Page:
Winning any state championship is special, but this one meant a little more for Jarod Ockander.
The director and his David City High School one-act team claimed the Class B state play production title Friday at Norfolk's Johnny Carson Theatre, the school's first one-act championship since the Scouts won it all in 2007 in Class C-1.
The Scouts, performing "The Tragical History of Dr. Faustus," earned a perfect score of 180 in Norfolk, beating runner-up Cozad by four points.
David City’s Jackson Hardin (Dr. Faustus) was named best male actor, and teammates Bethany Tebbe (Helen) and Will Heller (Mephistophilis) were also named outstanding actors. David City had the most individual honors in Class B.
Heller and Hardin said the David City one-act team is like a family.
“If someone makes a mistake, we make sure we team up and help the person,” Heller said. “We don’t leave anybody under the bus. We hammer it out. We make sure it's fixed.”
Hardin, whose character never left the stage for the entire 30-minute play, downplayed the honors.
“If it wasn’t for Will and the rest of the team, I would not have been the best actor,” he said. “I do not look as good as I do without the rest of these people.”
Winning the District B-3 competition at Milford High School made David City more confident than it was before.
“I can tell you our district was one of the toughest in the state. We had Aquinas, Neumann, Sutton and Seward,” Heller said.
During Friday's celebration, Ockander said his team had “one half of a bad day at practice.”
“This group really comes to work and they come ready to practice," he said. "At practice the objective is to get better and they have an understanding of that. They hold each other to the high standards."
David City qualified for state one-act for the 12th time and won its third championship.
Carrie Osborn of Cozad was named best female actress. Pierce High School's crew was named outstanding crew of the competition.
Friday night, the David City team got the escort back into town by sheriff’s deputies and fire engines.
Tebbe said that the “Faustus” play was so strong that the Scouts were bound to win.
“I think this was one of the strongest pieces that I’ve been in,” she said. “We’ve had strong pieces but this won just pushed us through. We would just practice so hard and we would be so focused. Our team chemistry was just so good and that always helps.”
The acting award “shows that a lot of my hard work paid off. I’m really blessed to have a great coach like Ockander. I love acting and the arts,” she said.
Part of the reason this year’s title is so special is the results of the past four years at Districts.
“We’ve been beaten (at districts) by the state champs four years in a row,” he said. “If we would have been at state any of those years, who is not to say under a different judging panel we could even beat (the champions).”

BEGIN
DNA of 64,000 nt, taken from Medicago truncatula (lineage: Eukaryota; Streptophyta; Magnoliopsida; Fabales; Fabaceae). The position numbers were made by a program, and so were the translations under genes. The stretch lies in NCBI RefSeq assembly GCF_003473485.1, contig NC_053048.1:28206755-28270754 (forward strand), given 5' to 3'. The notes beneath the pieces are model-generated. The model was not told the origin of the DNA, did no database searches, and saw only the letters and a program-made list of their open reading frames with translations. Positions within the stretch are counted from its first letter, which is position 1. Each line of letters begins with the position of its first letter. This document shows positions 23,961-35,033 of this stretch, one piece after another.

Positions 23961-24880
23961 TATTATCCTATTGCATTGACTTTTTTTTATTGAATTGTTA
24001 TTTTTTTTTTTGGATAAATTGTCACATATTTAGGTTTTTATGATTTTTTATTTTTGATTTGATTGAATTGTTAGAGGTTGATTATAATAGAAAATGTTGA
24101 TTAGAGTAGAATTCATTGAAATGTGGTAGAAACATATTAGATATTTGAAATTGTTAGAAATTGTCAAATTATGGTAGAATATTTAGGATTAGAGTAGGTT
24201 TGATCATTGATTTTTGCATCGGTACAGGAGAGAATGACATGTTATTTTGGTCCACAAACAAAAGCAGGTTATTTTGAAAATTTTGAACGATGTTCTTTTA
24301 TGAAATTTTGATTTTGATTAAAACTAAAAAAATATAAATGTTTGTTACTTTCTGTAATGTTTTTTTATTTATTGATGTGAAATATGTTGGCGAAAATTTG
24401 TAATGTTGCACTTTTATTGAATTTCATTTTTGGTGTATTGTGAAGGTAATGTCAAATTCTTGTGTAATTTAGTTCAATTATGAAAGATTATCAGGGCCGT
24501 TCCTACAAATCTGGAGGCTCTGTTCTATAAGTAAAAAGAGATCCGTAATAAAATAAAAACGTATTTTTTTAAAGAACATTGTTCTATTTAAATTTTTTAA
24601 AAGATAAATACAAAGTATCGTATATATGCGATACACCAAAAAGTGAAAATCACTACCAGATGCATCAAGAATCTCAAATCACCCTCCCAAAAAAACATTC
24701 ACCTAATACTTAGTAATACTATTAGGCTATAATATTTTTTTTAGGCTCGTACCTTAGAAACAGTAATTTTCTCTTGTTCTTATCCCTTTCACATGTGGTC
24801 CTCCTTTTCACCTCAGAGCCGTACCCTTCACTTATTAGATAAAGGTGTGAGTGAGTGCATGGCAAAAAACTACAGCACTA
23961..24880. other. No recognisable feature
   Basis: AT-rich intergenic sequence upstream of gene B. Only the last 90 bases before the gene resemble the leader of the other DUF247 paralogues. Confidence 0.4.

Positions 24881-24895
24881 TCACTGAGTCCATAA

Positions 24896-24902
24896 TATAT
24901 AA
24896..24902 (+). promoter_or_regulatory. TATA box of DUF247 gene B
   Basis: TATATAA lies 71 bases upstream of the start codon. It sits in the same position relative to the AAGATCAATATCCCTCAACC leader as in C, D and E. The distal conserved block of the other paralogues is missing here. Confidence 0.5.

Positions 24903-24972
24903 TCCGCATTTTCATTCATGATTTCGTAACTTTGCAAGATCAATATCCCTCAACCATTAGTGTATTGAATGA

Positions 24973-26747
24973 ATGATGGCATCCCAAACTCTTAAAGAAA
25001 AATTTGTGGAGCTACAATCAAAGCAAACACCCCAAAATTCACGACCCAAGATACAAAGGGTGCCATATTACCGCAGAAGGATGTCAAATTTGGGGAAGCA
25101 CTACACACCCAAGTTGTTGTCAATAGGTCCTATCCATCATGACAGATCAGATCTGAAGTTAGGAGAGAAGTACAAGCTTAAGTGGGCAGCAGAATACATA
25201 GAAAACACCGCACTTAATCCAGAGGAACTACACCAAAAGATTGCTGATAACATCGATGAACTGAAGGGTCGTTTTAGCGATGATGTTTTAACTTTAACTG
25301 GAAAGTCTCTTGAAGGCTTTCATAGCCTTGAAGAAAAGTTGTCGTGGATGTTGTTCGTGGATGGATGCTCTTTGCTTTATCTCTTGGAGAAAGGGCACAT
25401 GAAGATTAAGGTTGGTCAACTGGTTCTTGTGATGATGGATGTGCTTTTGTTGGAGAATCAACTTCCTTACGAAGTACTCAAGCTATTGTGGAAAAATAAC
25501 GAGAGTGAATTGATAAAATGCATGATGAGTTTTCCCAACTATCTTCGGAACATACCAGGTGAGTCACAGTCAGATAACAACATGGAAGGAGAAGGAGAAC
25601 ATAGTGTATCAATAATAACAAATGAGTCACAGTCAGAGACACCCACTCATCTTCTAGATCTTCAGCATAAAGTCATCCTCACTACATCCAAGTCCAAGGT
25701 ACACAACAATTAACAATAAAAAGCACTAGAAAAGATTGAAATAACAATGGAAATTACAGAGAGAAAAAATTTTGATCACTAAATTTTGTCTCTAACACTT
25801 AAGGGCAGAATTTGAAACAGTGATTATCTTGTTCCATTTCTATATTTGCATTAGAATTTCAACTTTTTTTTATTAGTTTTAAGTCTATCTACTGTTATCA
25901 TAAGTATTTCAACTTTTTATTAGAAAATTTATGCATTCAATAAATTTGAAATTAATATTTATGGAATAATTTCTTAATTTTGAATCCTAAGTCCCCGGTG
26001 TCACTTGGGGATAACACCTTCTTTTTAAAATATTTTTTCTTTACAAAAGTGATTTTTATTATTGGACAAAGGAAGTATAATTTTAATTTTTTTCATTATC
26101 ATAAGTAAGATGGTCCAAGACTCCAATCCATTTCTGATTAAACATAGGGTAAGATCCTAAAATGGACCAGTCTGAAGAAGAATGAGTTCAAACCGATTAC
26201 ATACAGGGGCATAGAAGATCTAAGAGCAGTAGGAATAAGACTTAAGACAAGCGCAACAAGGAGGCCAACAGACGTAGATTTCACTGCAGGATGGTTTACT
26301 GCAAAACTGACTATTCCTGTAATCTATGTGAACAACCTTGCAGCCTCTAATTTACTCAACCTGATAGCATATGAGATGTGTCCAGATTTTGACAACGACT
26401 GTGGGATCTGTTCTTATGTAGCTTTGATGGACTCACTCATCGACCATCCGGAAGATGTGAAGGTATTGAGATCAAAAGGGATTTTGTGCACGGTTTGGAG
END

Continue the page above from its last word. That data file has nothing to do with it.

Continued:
Ockander said he’d like to see the Nebraska School Activities Association address some of the issues at the district level to “make it more equitable.”
“The other problem you have, is you have areas that are geographically strong programs. When you get to state it is whoever has survived,” Ockander said.
Smaller schools face the challenge of having a smaller talent pool, and beyond that, they share their participants with other activities.
“You have to carve out practice time and make it work for everbody,” Ockander said. “A lot of these kids work jobs and things too. You are working around all those schedules. If it is a priority for you, you are going to make it work.”
David City qualified for State One Act for the 12th time. Here are the NSAA records for the team's success by class and year
State Champion: C1/2005, C1/2007 B/2017
State Runner-Up: C1/2000, C1/2001, C1/2002, C1/2006, B/2011
Third Place: B/2008
Qualifying Years: C/1986-I, C/1993, C/1994, C1/2000, C1/2001, C1/2002, C1/2005, C1/2006, C1/2007, B/2008, B/2011
Outstanding Performance Winners:
2005 Michael Betzen
2007 Madison Shore
2008 Michaela Hruska
2011 Elizabeth Hruska
2017 Jackson Hardin
To the untrained eye, the old truck sitting in front of a 1960s gas station may not mean a lot.
But to others, it will immediately cause you to say, “Soupy’s.”
As in Supancheck’s at the corner of Fourth and O streets. The place to stop on the north edge of David City. Memories of stopping to fill up are likely to follow. The corner is still a hub of convenience and social interaction: Stop Inn Speedy Mart.
That and a many more special moments will be unwrapped, cut and shuffled at the table this Christmas season, thanks to the Butler County Chamber Ambassadors.
The Ambassadors struck a lot of heartstrings when they released their David City Deck of Cards a year ago. Long ago scenes from the courthouse square and other streets of David City were printed on the cards, and they quickly became the “must-have” Christmas gift.
Now it’s time for David City Deck of Cards II.
The Ambassadors, those volunteers who work hand in hand with the Butler County Chamber of Commerce to celebrate activities in the community and extend a welcoming hand to new businesses, saw that the first deck was a big hit and quickly flew off the shelves.
The group used the proceeds of the card sales for local projects. Last year, the funds helped the Butler County Historical Society, the DC Golf Club’s efforts to build a new clubhouse, and the Boston Studio Collection.
The cards are adorned with historic photos from the Boston Studio Collection, with the majority coming from either the late 19th century or the early 20th century.
In order to learn more about the scenes, visit the Butler County Gallery at butlercountygallery.com.
The 2016 cards, as well as the new 2017 decks, are available for $12 each and can be purchased at Union Bank, David City Discount Pharmacy, E Street Discount Pharmacy, Stop Inn, Ace Hardware, Dale’s Food Pride and Didier’s Grocery. For more information about the cards contact Deb Dinkelman 402-270-1983.